Tuesday, July 18, 2006


As I'm walking towards the doors that lead to the beer, just on the edge of the Economist Plaza where Julie Verhoeven has her opening tonight, out comes Calum F Youknowwho who sees me and says, in a voice laden with mystery and foreboding, 'Don't forget to pick up a seed...'.
But it's ok, because - for once - I know what he's on about. According to the press release I saw earlier, Julie has made this big flower thing in the building and filled it with seeds which you can take away, up to Riflemaker Gallery on Beak Street and plant, so that your seed will be sprouting and growing when Julie's show opens there later in the year.
Nice idea.
Sadly though, it looks like it's going to remain an idea.
I go in, grab a beer, look at the flower and think: can't see any seeds in that. I look around a bit and see another one of her works and check that out. I'm beginning to form an opinion on it, compare this stripped back wooden flower with the first colourful one I saw, when I suddenly realise that I'm looking at a coat rack.
I've only had, like, a sip of beer. I move away quickly, hoping no one has seen me looking at it so intently. (Thank the Lord I didn't take a photo.)
The seeds must be in the first flower thing I saw...
I go back and check it out.
Doesn't look like it to me.
I ask one of those nice, attractive, posh girls who work at these things (what can that job advert look like? 'Nice, attractive, posh girl required. Must have public school upbringing and an interest in being nice, attractive and posh.') who tells me, very clearly, that Julie has made a flower with some seeds in which will be growing when her show opens at Riflemaker later in the year. 'Yes,' I say, 'that's right. And we can all take a seed tonight and then take it up to Riflemaker and plant it.' She gives me that look that only nice, attractive, posh girls can do when you've said something to them that isn't in the script. The sort of face that starts at 'hi, how can I help' and ends, a second later, abruptly, at 'hi, where's SECURITY?!'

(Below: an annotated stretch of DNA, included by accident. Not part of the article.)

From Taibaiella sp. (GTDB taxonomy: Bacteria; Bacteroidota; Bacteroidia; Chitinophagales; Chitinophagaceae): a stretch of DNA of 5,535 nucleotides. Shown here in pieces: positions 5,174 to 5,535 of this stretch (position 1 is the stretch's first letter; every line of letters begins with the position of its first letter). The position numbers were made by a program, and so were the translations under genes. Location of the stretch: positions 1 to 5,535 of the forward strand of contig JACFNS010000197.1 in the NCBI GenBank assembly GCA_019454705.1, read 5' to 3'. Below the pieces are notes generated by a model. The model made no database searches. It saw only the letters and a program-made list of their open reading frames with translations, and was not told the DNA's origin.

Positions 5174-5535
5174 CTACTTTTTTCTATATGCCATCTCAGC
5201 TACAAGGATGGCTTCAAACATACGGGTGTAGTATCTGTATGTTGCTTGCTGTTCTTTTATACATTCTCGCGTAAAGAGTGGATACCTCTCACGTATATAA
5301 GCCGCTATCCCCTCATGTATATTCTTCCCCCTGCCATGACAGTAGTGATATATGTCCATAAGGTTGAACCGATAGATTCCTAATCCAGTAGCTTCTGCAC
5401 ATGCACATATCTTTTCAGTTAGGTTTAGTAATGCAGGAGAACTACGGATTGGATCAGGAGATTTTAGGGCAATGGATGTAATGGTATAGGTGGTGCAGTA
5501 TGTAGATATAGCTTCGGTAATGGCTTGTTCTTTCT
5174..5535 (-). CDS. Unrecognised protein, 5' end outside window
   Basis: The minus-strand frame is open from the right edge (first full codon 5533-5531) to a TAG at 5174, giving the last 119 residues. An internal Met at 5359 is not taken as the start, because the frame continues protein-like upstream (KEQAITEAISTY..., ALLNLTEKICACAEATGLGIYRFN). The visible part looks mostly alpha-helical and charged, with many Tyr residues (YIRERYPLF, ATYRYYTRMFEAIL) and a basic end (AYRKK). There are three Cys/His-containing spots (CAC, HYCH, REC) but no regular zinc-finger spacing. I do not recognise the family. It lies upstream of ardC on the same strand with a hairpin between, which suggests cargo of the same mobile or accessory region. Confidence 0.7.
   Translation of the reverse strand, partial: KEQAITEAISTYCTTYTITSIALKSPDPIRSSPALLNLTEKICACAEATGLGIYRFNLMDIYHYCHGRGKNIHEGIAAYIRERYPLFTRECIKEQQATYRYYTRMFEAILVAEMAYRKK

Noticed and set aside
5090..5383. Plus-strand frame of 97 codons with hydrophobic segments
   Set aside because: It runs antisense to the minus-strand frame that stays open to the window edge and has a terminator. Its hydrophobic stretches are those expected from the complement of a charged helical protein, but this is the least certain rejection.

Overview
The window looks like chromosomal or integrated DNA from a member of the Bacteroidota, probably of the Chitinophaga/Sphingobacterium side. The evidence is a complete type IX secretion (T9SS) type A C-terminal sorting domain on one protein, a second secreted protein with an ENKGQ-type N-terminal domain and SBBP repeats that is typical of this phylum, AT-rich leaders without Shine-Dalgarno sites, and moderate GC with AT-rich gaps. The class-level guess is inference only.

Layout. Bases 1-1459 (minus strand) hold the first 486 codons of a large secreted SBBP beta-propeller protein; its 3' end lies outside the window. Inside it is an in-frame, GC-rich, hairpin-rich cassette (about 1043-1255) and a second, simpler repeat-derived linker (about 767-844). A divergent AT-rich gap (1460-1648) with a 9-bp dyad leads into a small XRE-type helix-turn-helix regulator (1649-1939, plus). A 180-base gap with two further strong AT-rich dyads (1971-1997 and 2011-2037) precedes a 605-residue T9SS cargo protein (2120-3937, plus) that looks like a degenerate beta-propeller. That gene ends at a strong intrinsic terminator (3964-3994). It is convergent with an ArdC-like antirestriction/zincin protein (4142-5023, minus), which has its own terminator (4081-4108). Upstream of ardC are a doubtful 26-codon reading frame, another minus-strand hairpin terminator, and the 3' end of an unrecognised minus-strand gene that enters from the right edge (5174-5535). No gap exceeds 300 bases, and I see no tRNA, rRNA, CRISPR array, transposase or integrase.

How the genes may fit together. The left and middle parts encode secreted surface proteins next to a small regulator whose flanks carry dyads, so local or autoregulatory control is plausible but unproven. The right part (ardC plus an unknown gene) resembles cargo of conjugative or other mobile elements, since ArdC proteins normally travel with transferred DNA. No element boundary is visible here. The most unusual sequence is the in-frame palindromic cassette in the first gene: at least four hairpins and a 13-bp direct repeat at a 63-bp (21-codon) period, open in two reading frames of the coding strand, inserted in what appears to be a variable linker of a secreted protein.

'No, I say, that's what it said...'
'I'll need to check that for you,' she says, now looking around nervously, backing away. I realise this whole thing isn't going the way I wanted, certainly not the way it was supposed to. Maybe it was the way I said the word 'seed' that did it?
I take my hand off her mouth and place the gun calmly back into my pocket and head back to that damn flower. I can't work it out at all.
Outside I wander around looking at the bits of wood and paint that Julie has lashed up the sides of the building. It all seems pretty slight. Like a DIY job abandoned halfway. I look around, Julie is there, looking a little like a plank of wood with splashes of paint herself. Maybe she was abandoned halfway through, too.
Calum comes up and I listen to him tell me about all the various shows and performances and bits and pieces he has coming up. I find the best way to talk to Calum is to let him get his promotional spiel out the way first and then maybe have some sort of reasonable dialogue after. This doesn't always work, of course, because sometimes this first bit doesn't actually end. Anyway, he is going on tonight but we both become interested in a curtain that is blowing out the window of the building next to the plaza. There is a trio of women at the window, all dressed the same, who are watching the proceedings going on beneath them. Are they cleaners? Hotel maids?What is that place? We both stand taking photos, other people seem them and wave. They wave back. It is all faintly exciting, like in a french film.
Graham Hudson is there. He was interviewed in Time Out this morning. He is looking very tan from Chelsea Parade ground. He also introduces me to two students who are working out on the parade ground with him now. James and Luke, I think they are called. There they are at the top of this entry. They are the first two soldiers in Graham's army. Two students who are being taught in the Grahan Hudson School of Art.
I guess Graham is planting seeds too.
me julie pics


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